Another example: I took a class based on “writing acoustically”, or writing so your readers can hear different cadences in your words. For example, you write differently during a fast-paced action scene than you would a scene where a romantic waltz takes place. The instructor asked how many of us were musical in some way–how many of us chose the class because the title referenced acoustics. Most of us raised our hands, including me since I’m a singer. One of the few who didn’t joked, “I’m musically retarded.”

Now, you all know how I feel about that word (hereafter and forever known as the R word just because I hate even thinking it). Yet it is a word that has crept into our vocabulary. We use it without thinking, but it is a slur against PWDs, whether or not they have intellectual disabilities.

Now, is “high-functioning introvert” also a slur? No. The trouble is, it’s not the best way to get your point across. Why? Because when you start categorizing people as high- or low-functioning, you’re using disability vocabulary and unconsciously sending the message that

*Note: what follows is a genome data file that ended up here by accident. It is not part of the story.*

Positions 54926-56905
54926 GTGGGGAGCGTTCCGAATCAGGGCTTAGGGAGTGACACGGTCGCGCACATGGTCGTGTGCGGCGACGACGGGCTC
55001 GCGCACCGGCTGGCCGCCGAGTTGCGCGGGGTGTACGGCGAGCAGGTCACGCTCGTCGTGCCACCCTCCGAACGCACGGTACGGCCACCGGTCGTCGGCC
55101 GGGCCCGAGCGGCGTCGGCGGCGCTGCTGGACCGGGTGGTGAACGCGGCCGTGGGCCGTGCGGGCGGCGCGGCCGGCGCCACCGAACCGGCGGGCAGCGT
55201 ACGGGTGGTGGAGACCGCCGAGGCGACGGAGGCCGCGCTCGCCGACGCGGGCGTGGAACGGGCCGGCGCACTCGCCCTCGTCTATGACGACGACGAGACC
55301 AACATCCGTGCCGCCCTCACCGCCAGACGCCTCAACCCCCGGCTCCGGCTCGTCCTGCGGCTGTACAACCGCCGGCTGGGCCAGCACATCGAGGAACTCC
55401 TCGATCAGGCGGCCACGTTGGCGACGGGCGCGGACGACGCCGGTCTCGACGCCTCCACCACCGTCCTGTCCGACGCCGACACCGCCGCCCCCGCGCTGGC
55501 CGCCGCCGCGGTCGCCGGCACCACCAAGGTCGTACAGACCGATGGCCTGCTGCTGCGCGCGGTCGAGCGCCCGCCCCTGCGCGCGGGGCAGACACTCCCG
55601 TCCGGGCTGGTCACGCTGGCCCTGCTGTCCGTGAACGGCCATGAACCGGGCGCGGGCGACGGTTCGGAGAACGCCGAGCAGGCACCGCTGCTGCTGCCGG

(A. It is okay to define people this way, especially PWDs
(B. Disability vocabulary can be applied to anyone in any situation, even where it may be inappropriate
(C. “High-functioning” people are better than “low-functioning” people
(D. It’s better to have some traits and not others (extraversion privileged over introversion, for instance). The degree to which you can or will exhibit the desired traits indicates how well you “function,” therefore how well you “deserve” to be accepted in circles of those who naturally have the desired traits.